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Characterization of a distinct syndrome that associates complex truncal overgrowth, vascular, and acral anomalies: a descriptive study of 18 cases of CLOVES syndrome

Alomari, Ahmad I.

doi: 10.1097/MCD.0b013e328317a716
ORIGINAL ARTICLES

Overgrowth syndromes with complex vascular anomalies pose a challenge for diagnosis and management. The purpose of this descriptive study is to present a cohort of patients with congenital lipomatous overgrowth, vascular malformations, and epidermal nevi syndrome, a distinct clinical phenotype characterized by a complex truncal-lipomatous mass, vascular, acral, and other anomalies. This cohort was ascertained following review of patient data entered into the Vascular Anomalies Center database of the Children's Hospital, Boston over a period of 7 years. Clinical data, imaging findings, and the photographic archive were reviewed. The search identified 18 unrelated patients with a distinct phenotype. Variable portions of the truncal masses observed in these patients were composed of a lymphatic malformation. Capillary malformations and high-flow lesions were commonly encountered. The lipomatous mass infiltrated the adjacent anatomic spaces and was associated with capillary, lymphatic, venous, and arteriovenous vascular malformations. Paraspinal–intraspinal extension was associated with morbid sequelae. Acral deformities included large, wide feet and hands, macrodactyly, and a wide sandal gap. Scoliosis and other musculoskeletal, neurologic, renal, and cutaneous malformations were also encountered. The uniform and highly characteristic features of the truncal lipomatous mass, in combination with vascular, acral, and other anomalies, provide evidence of a distinct nosologic and clinical entity. Morbid sequelae of the truncal involvement in this condition can be deforming and disabling; hence, prompt diagnosis and multidisciplinary care are necessary.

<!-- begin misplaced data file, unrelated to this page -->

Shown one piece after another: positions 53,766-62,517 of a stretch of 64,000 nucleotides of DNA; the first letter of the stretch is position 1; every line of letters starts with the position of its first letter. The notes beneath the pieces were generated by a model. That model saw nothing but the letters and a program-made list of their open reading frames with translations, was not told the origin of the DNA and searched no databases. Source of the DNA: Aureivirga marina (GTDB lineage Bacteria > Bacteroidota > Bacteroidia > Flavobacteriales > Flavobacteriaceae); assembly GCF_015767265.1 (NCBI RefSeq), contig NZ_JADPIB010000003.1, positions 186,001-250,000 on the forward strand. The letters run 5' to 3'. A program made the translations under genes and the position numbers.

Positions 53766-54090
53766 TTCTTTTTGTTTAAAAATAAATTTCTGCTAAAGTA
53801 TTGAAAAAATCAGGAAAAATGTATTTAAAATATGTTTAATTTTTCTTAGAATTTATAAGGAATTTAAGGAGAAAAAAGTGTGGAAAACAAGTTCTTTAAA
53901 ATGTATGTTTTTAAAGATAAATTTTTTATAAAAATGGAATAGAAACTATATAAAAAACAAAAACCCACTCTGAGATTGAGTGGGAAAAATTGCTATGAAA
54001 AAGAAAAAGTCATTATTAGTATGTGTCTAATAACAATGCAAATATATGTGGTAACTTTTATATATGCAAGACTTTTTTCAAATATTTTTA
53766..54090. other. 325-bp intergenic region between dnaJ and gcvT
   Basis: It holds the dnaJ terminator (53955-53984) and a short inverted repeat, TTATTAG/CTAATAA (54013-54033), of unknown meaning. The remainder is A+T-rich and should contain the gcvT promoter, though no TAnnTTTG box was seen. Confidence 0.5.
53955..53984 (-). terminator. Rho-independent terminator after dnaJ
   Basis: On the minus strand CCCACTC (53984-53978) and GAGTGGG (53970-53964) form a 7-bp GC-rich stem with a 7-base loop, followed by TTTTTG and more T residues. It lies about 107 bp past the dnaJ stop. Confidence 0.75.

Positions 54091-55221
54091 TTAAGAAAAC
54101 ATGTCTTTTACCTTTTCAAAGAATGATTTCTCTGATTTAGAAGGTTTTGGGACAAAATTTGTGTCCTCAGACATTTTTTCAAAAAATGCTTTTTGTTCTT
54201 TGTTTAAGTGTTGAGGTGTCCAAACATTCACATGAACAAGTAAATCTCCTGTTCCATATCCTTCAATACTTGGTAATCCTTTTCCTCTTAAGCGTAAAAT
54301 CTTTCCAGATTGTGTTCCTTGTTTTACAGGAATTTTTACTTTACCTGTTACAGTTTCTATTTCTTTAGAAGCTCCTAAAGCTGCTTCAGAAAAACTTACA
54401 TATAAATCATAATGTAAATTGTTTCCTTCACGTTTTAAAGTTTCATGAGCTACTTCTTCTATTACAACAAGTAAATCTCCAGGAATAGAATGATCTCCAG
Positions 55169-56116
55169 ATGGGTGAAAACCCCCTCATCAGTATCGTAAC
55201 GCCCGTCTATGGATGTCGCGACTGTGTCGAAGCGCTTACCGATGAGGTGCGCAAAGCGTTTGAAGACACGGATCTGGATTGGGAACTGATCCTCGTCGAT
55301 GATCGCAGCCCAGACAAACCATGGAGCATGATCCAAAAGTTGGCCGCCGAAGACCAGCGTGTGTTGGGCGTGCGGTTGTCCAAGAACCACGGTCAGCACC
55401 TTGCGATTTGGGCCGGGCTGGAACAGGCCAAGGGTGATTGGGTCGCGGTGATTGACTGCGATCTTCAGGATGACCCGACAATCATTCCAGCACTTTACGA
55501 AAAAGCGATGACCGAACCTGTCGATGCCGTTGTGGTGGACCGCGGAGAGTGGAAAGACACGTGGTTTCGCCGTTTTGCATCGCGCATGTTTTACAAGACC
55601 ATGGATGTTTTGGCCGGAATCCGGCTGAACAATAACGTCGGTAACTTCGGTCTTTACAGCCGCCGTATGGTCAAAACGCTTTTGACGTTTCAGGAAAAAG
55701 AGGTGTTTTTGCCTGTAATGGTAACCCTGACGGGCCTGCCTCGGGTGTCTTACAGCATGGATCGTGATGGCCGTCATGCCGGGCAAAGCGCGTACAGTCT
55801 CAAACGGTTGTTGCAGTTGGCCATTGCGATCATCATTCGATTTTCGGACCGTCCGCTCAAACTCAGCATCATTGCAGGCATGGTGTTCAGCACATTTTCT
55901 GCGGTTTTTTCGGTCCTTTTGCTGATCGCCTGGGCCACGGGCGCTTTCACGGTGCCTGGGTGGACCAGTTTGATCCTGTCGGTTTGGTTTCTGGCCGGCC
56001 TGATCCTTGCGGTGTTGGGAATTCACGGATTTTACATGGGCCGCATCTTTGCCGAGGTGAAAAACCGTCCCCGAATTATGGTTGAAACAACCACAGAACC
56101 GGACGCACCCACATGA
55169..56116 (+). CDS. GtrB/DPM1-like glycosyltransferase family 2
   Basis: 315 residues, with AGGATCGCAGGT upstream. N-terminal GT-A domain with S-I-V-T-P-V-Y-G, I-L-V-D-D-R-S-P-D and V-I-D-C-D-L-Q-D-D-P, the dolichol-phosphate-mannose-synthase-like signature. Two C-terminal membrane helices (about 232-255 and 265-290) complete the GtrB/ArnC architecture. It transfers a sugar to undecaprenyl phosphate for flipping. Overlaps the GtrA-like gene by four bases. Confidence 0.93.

Division of Vascular and Interventional Radiology, Department of Radiology, Children's Hospital Boston and Harvard Medical School, Boston, Massachusetts, USA

Correspondence to Dr Ahmad I. Alomari, MD, Division of Vascular and Interventional Radiology, Department of Radiology, Children's Hospital Boston and Harvard Medical School, Boston, Massachusetts 02115, USA

Tel: +1 617 355 6221; fax: +1 617 730 0541;

e-mail: ahmad.alomari@childrens.harvard.edu

Received 24 October 2007 Accepted 3 September 2008

© 2009 Lippincott Williams & Wilkins, Inc.